The Buddhist rejection of materialism reflects a commitment to understanding the no-self doctrine as ethically significant — as the basis, indeed, for practices of self-transformation that promise to change, as well, the very world we experience. For all their denial of the reality of selves, then, Buddhist philosophers had a lot to say about the reality of consciousness. Indeed, despite the resolutely anti-Cartesian resonance of the no-self doctrine, most Buddhist philosophers were dualists of a sort. While the idea of dualist reductionists may be counterintuitive, Buddhists had a strong stake in emphasizing the basic reality of consciousness. That is not to say they affirmed the reality of any kind of conscious substance (as reductionists, they generally held that there are no enduring substances at all) — only that they thought conscious events are real, and that these cannot coherently be thought to have distinctly physical causes. A central Buddhist conviction is that consciousness, far from being an epiphenomenal product of the objective world, veritably produces the experienced world — and that if we are to transform a world chiefly characterized by suffering, it can therefore only be by transforming consciousness that we do so.

While consciousness, then, is centrally implicated in what Buddhists take to be the very problem to be overcome (it is consciousness that misleadingly appears as though had by a self), it is nonetheless crucial to efforts at overcoming that mistake, which can only be achieved by habituating consciousness to experience the world selflessly. Consciousness, for Buddhists, is evanescent and opaque, but nonetheless as real as anything can be. Philosophically, Buddhists thus tended toward idealism, and it makes sense that Engaging Buddhism should accordingly be much concerned with philosophical issues in that ballpark. Among these, Garfield is most preoccupied with issues that came to the fore in the works of a certain Dharmakīrti (c. 600–660 CE), among the most influential figures in the history of Indian philosophy. Garfield strongly resists Dharmakīrti’s theorization of the subjectivity of consciousness, denying even that there is any difference at all between how we know our own thoughts and how we know anything else. Against Dharmakīrti’s view that consciousness is intrinsically experienced “from the inside,” Garfield thus affirms a position akin to one associated with Gilbert Ryle, who wrote in The Concept of Mind (1949) that “the sorts of things that I can find out about myself are the same as the sorts of things that I can find out about other people, and the methods of finding them out are much the same.” Garfield argues that this is consistent with views held by Madhyamaka, a Buddhist school of thought whose proponents criticized Dharmakīrti.

At issue in this dispute among Buddhist schools of thought was how to understand one of the core ideas of Buddhist philosophy: the two truths doctrine. Buddhists typically emphasized that the “conventional truth” of ordinary experience (in which things like “selves” and “persons” routinely figure) differs fundamentally from an “ultimately true” account, on which no such things really exist. This distinction arose from an originally hermeneutical challenge: It is hard to say anything at all without referring to “selves,” and the teachings traditionally attributed to the Buddha are thus, inevitably, rife with terms that, if basic Buddhist claims are true, don’t refer to anything. Buddhist commentators will say that texts involving reference to “selves” and “persons” are just conventionally true — “true” insofar as they advance the Buddha’s pedagogical aims — but that the ultimate truth intended by the Buddha is expressed only in passages that affirm an altogether impersonal reality devoid of selves. Only the latter teachings are definitive.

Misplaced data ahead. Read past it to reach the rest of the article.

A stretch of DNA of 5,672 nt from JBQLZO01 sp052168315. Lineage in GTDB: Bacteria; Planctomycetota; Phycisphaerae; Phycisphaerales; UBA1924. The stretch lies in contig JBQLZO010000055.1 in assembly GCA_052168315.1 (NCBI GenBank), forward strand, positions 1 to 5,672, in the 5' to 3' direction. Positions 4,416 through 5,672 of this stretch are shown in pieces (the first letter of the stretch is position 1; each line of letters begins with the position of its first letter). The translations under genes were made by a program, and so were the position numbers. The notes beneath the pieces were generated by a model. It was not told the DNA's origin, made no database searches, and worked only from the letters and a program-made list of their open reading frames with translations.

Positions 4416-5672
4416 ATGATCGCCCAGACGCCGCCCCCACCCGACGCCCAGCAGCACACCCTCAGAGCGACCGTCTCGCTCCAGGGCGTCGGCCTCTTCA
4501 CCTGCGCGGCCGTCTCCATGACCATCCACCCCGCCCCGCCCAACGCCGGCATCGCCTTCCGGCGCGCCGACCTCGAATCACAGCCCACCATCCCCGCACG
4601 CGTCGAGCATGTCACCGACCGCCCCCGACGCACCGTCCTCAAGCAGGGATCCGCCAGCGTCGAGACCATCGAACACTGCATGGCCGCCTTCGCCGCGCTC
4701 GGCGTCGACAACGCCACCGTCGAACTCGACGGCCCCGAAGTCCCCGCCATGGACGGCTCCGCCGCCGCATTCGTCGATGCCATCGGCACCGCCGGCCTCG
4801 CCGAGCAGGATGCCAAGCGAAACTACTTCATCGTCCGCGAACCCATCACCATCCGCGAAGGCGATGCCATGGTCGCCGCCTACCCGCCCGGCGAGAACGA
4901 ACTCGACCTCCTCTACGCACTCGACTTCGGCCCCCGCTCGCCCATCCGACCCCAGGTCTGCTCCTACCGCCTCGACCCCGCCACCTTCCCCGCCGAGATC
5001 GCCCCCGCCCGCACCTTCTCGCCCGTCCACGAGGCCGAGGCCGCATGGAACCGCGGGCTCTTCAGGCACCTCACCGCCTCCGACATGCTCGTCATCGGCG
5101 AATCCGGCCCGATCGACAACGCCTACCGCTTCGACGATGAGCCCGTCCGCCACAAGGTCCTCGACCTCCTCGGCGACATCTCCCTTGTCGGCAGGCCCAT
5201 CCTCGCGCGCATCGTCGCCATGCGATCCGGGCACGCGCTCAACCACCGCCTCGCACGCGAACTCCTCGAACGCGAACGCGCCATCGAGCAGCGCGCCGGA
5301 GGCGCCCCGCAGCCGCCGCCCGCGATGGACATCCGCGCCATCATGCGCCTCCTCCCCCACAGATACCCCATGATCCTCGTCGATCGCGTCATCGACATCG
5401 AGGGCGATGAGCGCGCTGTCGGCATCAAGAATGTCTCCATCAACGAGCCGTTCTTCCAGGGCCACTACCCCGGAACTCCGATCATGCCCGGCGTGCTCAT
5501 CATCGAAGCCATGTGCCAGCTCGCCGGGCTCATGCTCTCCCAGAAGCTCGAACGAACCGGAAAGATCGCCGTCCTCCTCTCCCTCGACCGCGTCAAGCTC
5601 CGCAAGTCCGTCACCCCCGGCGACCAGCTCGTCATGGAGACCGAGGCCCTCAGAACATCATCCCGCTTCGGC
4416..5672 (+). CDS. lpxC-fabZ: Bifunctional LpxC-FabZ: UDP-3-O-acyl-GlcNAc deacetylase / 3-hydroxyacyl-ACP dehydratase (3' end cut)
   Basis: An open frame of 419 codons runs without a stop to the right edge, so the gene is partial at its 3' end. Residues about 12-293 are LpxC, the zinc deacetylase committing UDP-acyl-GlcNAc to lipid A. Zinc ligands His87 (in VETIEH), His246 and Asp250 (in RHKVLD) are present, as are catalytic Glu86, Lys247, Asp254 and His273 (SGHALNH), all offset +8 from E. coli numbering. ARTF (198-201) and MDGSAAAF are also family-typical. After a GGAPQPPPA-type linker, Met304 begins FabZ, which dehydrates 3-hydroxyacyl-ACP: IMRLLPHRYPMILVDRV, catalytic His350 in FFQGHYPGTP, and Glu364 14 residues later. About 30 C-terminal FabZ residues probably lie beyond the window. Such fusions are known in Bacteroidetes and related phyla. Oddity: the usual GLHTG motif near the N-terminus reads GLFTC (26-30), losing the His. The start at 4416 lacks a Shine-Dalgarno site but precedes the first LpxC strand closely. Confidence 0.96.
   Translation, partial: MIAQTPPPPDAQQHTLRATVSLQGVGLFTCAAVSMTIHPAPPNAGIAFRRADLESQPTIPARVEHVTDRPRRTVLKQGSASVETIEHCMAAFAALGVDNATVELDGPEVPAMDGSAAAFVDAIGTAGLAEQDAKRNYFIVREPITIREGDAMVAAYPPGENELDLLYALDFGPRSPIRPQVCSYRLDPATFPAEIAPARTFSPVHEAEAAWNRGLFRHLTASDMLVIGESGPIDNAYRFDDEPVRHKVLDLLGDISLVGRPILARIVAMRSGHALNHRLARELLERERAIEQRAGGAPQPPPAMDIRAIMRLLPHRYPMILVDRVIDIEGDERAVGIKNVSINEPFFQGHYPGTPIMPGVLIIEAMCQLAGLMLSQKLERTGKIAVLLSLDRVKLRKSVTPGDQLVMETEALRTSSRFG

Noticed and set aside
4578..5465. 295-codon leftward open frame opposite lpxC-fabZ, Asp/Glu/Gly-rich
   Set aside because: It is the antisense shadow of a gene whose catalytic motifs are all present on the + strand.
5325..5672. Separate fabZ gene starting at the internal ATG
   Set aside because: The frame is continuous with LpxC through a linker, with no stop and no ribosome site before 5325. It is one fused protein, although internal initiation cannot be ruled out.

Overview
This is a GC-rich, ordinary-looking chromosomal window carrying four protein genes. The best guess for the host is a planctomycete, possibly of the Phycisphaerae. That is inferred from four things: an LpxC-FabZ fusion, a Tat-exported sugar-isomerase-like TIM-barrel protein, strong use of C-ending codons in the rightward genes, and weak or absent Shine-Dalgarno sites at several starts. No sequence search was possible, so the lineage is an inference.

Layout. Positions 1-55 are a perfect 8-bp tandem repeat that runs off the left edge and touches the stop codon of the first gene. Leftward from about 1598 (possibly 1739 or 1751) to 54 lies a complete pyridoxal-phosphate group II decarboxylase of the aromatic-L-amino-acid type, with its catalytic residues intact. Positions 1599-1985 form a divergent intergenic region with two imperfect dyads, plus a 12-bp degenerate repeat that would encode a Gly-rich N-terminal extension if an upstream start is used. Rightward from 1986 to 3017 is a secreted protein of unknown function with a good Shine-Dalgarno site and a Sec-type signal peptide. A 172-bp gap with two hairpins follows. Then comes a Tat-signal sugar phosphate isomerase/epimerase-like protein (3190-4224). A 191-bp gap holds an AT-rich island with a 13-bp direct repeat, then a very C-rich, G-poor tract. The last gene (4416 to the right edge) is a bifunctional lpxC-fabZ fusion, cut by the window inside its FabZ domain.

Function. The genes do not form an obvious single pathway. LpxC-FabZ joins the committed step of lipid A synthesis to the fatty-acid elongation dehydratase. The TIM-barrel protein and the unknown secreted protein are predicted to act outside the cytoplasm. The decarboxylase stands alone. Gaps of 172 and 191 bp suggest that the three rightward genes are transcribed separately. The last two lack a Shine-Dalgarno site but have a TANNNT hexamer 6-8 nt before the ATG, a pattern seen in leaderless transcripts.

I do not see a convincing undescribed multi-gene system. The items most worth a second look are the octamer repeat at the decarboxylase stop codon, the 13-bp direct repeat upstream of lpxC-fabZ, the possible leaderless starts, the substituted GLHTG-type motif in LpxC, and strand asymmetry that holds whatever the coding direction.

This hermeneutical move implicates matters of basic ontology; judgments about which of the Buddha’s teachings are definitive necessitate decisions about which of the Buddha’s words have real referents and which do not — decisions, that is, about what really exists. Among Mahāyāna Buddhist philosophers, the broadest divide over this is between a generally idealist school of thought (Yogācāra), which takes the Buddha’s definitive teachings to be those affirming that conscious events alone are real; and the distinctly skeptical Madhyamaka school, which takes as definitive only those teachings that deny that anything at all (even consciousness) makes sense as ultimately real. Both schools largely agree on what is conventionally real (everything that figures in ordinary experience), but disagree on how best to capture the ultimate truth.

For Buddhist idealists, the ultimate truth is that only conscious events finally exist, albeit not as we habitually think; only fleeting moments of experience exist (there is no self to which they belong), and they arise not from interaction with the world but simply out of habituated dispositions. Experience thus results not from a self’s interaction with the world, but from the accumulated weight of our own psychological pasts. In this regard, Buddhist idealists held a view akin (despite their rejection of materialism) to scientific descriptions of reality; like some cognitive neuroscientists, they refute common-sense views, confidently affirming instead a radically alternative account as ultimately true.

Against this, proponents of the skeptical Madhyamaka school denied that momentary mental events are any more “ultimately” real than selves are. Anything at all posited as definitively explaining experience turns out itself to be reducible to further causes and conditions; analysis never reaches the bottom, and the ultimate truth, we thus ought to understand, is that there is no ultimate truth. On this way of understanding the no-self doctrine, our basic mistake is not just that we wrongly understand ourselves, but that we suppose in the first place that anything at all could make sense as what we “really” are. Nothing, then, is any more real than the world of ordinary experience; the root problem is our desperate attachment to thinking something must explain all this, when in fact there is nothing that could count as the “meaning” of it all.